Technological progress builds upon itself, with the expansion of invention in one domain propelling future work in linked fields. Our analysis uses 1.8 million US patents and their citation properties to map the innovation network and its strength. Past innovation network structures are calculated using citation patterns across technology classes during 1975–1994. The interaction of this preexisting network structure with patent growth in upstream technology fields has strong predictive power on future innovation after 1995. This pattern is consistent with the idea that when there is more past upstream innovation for a particular technology class to build on, then that technology class innovates more.
Taxation and the International Mobility of Inventors
in: American Economic Review, Nr. 10, 2016
We study the effect of top tax rates on “superstar” inventors’ international mobility since 1977, using panel data on inventors from the US and European Patent Offices. We exploit the differential impact of changes in top tax rates on inventors of different qualities. Superstar inventors' location choices are significantly affected by top tax rates. In our preferred specification, the elasticity to the net-of-tax rate of the number of domestic superstar inventors is around 0.03, while that of foreign superstar inventors is around 1. These elasticities are larger for inventors in multinational companies. An inventor is less sensitive to taxes in a country if his company performs a higher share of its research there.
The Role of Information in Innovation and Competition
in: Journal of the European Economic Association, Nr. 4, 2016
Innovation is typically a trial‐and‐error process. While some research paths lead to the innovation sought, others result in dead ends. Because firms benefit from their competitors working in the wrong direction, they do not reveal their dead‐end findings. Time and resources are wasted on projects that other firms have already found to be fruitless. We offer a simple model with two firms and two research lines to study this prevalent problem. We characterize the equilibrium in a decentralized environment that necessarily entails significant efficiency losses due to wasteful dead‐end replication and an information externality that leads to an early abandonment of the risky project. We show that different types of firms follow different innovation strategies and create different kinds of welfare losses. In an extension of the core model, we also study a centralized mechanism whereby firms are incentivized to disclose their actions and share their private information in a timely manner.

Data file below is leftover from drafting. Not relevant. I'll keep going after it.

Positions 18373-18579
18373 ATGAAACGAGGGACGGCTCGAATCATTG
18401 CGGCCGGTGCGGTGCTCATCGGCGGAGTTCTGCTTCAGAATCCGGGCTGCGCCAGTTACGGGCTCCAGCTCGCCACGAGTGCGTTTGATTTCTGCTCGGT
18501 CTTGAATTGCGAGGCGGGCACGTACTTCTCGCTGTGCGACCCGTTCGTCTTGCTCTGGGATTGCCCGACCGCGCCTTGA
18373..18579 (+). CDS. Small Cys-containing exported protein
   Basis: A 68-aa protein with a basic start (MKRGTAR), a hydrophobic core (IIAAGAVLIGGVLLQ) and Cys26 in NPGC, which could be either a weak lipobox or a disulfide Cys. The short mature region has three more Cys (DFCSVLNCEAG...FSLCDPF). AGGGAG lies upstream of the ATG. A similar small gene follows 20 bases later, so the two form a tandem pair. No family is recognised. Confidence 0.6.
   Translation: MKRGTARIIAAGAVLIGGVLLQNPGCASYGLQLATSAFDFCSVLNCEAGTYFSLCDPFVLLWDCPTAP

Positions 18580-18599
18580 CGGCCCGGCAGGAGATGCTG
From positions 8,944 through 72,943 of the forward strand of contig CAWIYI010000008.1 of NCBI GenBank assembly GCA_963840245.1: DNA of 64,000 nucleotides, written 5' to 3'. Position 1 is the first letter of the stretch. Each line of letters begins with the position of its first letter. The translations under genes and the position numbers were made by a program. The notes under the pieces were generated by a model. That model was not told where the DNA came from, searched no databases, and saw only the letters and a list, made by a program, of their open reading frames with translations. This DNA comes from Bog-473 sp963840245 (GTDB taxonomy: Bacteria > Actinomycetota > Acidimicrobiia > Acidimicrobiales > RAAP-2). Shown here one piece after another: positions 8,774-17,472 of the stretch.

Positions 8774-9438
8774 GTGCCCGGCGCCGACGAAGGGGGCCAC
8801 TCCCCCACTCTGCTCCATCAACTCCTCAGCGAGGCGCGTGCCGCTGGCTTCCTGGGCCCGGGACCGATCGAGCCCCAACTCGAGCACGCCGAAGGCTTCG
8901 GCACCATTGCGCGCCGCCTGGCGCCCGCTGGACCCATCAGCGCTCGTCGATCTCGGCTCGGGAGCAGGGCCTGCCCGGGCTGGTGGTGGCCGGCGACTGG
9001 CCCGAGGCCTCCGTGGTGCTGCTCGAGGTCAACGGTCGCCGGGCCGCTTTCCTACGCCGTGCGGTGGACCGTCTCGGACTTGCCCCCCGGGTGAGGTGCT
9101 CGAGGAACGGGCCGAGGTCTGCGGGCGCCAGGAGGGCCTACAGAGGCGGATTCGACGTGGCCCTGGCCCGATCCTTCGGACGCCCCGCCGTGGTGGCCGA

Police Reorganization and Crime: Evidence from Police Station Closures
in: German Council of Economic Experts Working Paper, Nr. 7, 2019
Does the administrative organization of police affect crime? In answering this question, we focus on the reorganization of local police agencies. Specifically, we study the effects police force reallocation via station closures has on local crime. We do this by exploiting a quasi-experiment where a reform substantially reduced the number of police stations. Combining a matching strategy with an event-study design, we find no effects on total theft. Police station closures, however, open up tempting opportunities for criminals in car theft and burglary in residential properties. We can rule out that our effects arise from incapacitation, crime displacement, or changes in employment of local police forces. Our results suggest that criminals are less deterred after police station closures and use the opportunity to steal more costly goods.